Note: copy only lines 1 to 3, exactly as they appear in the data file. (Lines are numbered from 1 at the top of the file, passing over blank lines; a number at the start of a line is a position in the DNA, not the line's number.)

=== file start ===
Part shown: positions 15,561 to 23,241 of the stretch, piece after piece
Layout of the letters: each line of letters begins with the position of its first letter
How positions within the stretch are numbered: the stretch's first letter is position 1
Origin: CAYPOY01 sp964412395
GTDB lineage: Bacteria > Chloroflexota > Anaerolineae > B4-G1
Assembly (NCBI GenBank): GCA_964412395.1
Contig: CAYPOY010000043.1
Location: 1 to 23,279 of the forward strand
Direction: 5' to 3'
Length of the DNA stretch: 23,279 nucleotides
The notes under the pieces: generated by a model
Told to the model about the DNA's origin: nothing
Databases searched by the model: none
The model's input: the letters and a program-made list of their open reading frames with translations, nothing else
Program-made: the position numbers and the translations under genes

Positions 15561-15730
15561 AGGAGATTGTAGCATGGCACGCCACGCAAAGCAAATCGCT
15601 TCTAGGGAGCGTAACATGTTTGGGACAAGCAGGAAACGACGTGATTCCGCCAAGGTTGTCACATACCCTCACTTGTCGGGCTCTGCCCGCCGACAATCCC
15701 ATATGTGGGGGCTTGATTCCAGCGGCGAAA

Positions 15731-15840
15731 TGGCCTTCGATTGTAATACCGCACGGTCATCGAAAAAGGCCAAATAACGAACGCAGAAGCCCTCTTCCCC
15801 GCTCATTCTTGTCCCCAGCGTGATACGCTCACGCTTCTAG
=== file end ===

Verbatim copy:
Part shown: positions 15,561 to 23,241 of the stretch, piece after piece
Layout of the letters: each line of letters begins with the position of its first letter
How positions within the stretch are numbered: the stretch's first letter is position 1